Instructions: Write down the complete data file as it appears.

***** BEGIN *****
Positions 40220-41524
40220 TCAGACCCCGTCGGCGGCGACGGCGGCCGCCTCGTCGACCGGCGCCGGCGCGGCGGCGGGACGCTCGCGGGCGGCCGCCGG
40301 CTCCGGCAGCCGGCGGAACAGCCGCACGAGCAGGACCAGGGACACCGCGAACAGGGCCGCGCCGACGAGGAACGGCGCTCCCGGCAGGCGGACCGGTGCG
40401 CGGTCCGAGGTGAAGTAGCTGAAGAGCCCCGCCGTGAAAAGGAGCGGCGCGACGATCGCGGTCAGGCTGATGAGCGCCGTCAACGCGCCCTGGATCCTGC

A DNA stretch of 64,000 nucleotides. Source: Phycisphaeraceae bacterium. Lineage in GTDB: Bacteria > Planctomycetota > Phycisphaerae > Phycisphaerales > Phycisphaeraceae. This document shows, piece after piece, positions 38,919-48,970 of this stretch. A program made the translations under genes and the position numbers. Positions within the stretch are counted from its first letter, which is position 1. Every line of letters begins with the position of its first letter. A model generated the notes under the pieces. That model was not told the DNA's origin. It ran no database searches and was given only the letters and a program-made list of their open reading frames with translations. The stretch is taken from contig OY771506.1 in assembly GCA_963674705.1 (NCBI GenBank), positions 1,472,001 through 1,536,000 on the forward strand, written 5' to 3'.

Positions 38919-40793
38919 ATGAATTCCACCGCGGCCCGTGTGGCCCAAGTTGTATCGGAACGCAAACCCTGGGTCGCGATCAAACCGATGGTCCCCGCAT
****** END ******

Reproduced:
Positions 40220-41524
40220 TCAGACCCCGTCGGCGGCGACGGCGGCCGCCTCGTCGACCGGCGCCGGCGCGGCGGCGGGACGCTCGCGGGCGGCCGCCGG
40301 CTCCGGCAGCCGGCGGAACAGCCGCACGAGCAGGACCAGGGACACCGCGAACAGGGCCGCGCCGACGAGGAACGGCGCTCCCGGCAGGCGGACCGGTGCG
40401 CGGTCCGAGGTGAAGTAGCTGAAGAGCCCCGCCGTGAAAAGGAGCGGCGCGACGATCGCGGTCAGGCTGATGAGCGCCGTCAACGCGCCCTGGATCCTGC

A DNA stretch of 64,000 nucleotides. Source: Phycisphaeraceae bacterium. Lineage in GTDB: Bacteria > Planctomycetota > Phycisphaerae > Phycisphaerales > Phycisphaeraceae. This document shows, piece after piece, positions 38,919-48,970 of this stretch. A program made the translations under genes and the position numbers. Positions within the stretch are counted from its first letter, which is position 1. Every line of letters begins with the position of its first letter. A model generated the notes under the pieces. That model was not told the DNA's origin. It ran no database searches and was given only the letters and a program-made list of their open reading frames with translations. The stretch is taken from contig OY771506.1 in assembly GCA_963674705.1 (NCBI GenBank), positions 1,472,001 through 1,536,000 on the forward strand, written 5' to 3'.

Positions 38919-40793
38919 ATGAATTCCACCGCGGCCCGTGTGGCCCAAGTTGTATCGGAACGCAAACCCTGGGTCGCGATCAAACCGATGGTCCCCGCAT